And then as an addition, how large is your developer community? Some of the CMS platforms, particularly WordPress and Drupal, often come with very large developer communities. The advantage to a sizable community is the amount of online help and documentation you will find on most aspects of customization.
It’s even better if the system can provide this information per persona. Giving you much more precision in optimizing the content served to your visitors around the world. While taking advantage of the uptime and continuous improvements offered by cloud providers.
Examples of Popular Content Management Systems
In the first lace, WordPress, which I showed you above, is the best example of a popular content management system. Of course, there are certainly other content management systems in existence. But of them all, the WordPress market share maintains over 39.5% on websites with a known content management system.
Note that when I mention “WordPress”, I’m not talking about WordPress.com. Instead, I am focusing my attention on WordPress.org as the main CMS software for webmasters. After all, which is the website where the actual open-source WordPress content management system is stored.
Beyond the self-hosted WordPress software, other popular content management systems that you should know about too. As well as other less well-known content management systems that target themselves to large enterprises (with an expensive price point to match).
Best Self-Hosted Blogging Platforms:
Best Hosted Blogging Platforms:
Among those, as I listed above, which is your Best Blogging Platform for your site? Well, in my opinion, it highly depends on your intention with the blog. The best option who want to create a personal blog is probably a free hosted solution. Let’s say, like WordPress, Blogger, or Medium.
How Companies Use Content Management Systems
As Amazon drives industry trends, it’s essential that B2B brands like Bosch don’t fall behind. With Bosch Power Tools operating multiple global sites, the organization understood that its customers inherently expect the same tailored digital experience.
This was the business unit’s main challenge — creating multiple unique experiences at the country level. While promoting and aligning holistic experiences globally. Another challenge that became extremely difficult was scaling and managing features and updates with multiple CMS platforms and infrastructures at a regional level.
In the past, Bosch generally approached technology from a local level to meet the differing needs of users and customers. Its approach was to grab another CMS and stand up the system.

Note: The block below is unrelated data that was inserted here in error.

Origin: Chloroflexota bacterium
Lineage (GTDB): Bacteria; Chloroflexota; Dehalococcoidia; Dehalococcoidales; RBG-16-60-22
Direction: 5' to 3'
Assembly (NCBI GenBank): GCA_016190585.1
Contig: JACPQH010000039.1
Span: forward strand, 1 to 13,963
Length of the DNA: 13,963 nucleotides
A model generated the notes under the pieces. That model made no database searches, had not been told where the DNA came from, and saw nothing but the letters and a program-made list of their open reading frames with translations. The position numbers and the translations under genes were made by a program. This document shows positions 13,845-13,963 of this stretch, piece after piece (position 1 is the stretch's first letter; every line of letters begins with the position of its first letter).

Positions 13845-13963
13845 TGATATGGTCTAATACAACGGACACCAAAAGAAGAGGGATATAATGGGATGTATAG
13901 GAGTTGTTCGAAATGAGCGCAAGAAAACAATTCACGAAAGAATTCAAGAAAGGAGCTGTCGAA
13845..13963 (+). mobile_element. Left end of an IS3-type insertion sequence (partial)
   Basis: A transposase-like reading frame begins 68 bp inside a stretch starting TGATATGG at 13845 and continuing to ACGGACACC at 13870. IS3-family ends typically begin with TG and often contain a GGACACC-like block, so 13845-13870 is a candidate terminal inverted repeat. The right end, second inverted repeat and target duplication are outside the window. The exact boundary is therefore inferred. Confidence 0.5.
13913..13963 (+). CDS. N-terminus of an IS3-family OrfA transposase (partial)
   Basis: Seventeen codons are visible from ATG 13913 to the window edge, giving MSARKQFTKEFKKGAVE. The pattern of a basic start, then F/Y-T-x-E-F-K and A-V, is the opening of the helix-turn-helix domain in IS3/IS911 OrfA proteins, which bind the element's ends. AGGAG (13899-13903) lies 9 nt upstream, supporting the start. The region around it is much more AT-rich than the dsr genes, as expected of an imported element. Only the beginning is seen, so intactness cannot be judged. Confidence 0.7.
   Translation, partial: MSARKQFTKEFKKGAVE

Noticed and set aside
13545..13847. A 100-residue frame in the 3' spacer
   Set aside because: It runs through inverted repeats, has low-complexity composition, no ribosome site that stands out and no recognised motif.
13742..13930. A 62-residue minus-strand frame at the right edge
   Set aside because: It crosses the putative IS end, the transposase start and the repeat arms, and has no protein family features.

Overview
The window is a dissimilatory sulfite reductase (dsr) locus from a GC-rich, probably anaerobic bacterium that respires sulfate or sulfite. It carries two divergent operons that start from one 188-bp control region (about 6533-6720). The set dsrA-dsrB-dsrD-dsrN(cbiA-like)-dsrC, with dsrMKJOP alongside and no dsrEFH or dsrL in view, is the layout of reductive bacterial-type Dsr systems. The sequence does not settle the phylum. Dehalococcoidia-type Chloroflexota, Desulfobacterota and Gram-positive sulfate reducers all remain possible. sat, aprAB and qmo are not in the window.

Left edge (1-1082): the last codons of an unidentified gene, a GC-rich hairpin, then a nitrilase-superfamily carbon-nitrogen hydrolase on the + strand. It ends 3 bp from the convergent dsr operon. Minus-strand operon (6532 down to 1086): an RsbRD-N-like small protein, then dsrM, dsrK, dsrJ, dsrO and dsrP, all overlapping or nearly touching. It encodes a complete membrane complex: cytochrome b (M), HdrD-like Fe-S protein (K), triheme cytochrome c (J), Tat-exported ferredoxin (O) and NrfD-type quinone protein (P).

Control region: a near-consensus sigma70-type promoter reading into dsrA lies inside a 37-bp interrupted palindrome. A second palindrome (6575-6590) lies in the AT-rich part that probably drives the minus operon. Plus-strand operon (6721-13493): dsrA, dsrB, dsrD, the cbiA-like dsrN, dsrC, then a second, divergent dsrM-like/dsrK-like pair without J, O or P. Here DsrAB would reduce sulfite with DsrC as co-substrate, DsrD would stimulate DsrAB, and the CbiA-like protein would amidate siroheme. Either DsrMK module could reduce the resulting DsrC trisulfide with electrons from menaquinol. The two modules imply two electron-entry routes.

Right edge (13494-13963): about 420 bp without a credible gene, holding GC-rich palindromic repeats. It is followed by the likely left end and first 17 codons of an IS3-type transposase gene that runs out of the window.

“However, in the end, this doesn’t scale – plus it’s inefficient to manage and it’s costly. It barely benefits the region, and the effort and time does not benefit Bosch Power Tools globally.” As Sunny Mallavarapu — Digital Transformation Manager at Bosch Power Tools states.
To alleviate the disconnect between experiences and to create efficiencies within the business, Bosch Power Tools leveraged Headless CMS Software that would transform their whole organization.
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On the other hand, it’s also good to consider Carrefour Group too — one of the biggest retailers in the world. With more than 12,000 stores in 30 countries. Likewise, their technical team had a number of key selection criteria when looking for their new experience management solution.
Basically, they needed CMS software that will bring together multiple parts of their customer’s experience. In a competitive evaluation process — where multiple solutions were considered, they chose open and flexible CMS as their choice of CMS software — built to drive results faster.
When Covid-19 hit Europe in early 2020, Carrefour was experiencing order volumes and increasing demands like never before. How did its teams cope? With a little help from their Headless CMS Software, the international retailing giant is now set up for experience management success — and as a platform for the future.
The truth is that, in order for your company or business to grow big online, you can’t really do without a robust, secure, and agile Content Management System anymore.
By reading this article you’ve already taken a huge step forward. You might decide to do a complete overhaul of your current system or change what you have now step by step, everything is possible! In the meantime, have a look at these resources to read up on CMS:
- How to select the right CMS for you and understanding what CMS features to be looking for.
- How to calculate ROI for a CMS project
- Understanding how CMS can help your content strategy
- How a hybrid, modular CMS can help you manage a complex content plan
Finally, I am so hopeful that the above guide will help you make the right and more informed decisions. From what a CMS software is (in this case, a headless CMS software), how it works, benefits, examples to choose from, etc. In other words, a good CMS software marries power with simplicity.
So, you still have time to concentrate on improving your business. But, if you’ll think I missed out on something important, feel free to share it in our comments section. You can also Contact Us if you’ll need more support while implementing your own CMS software on your new site.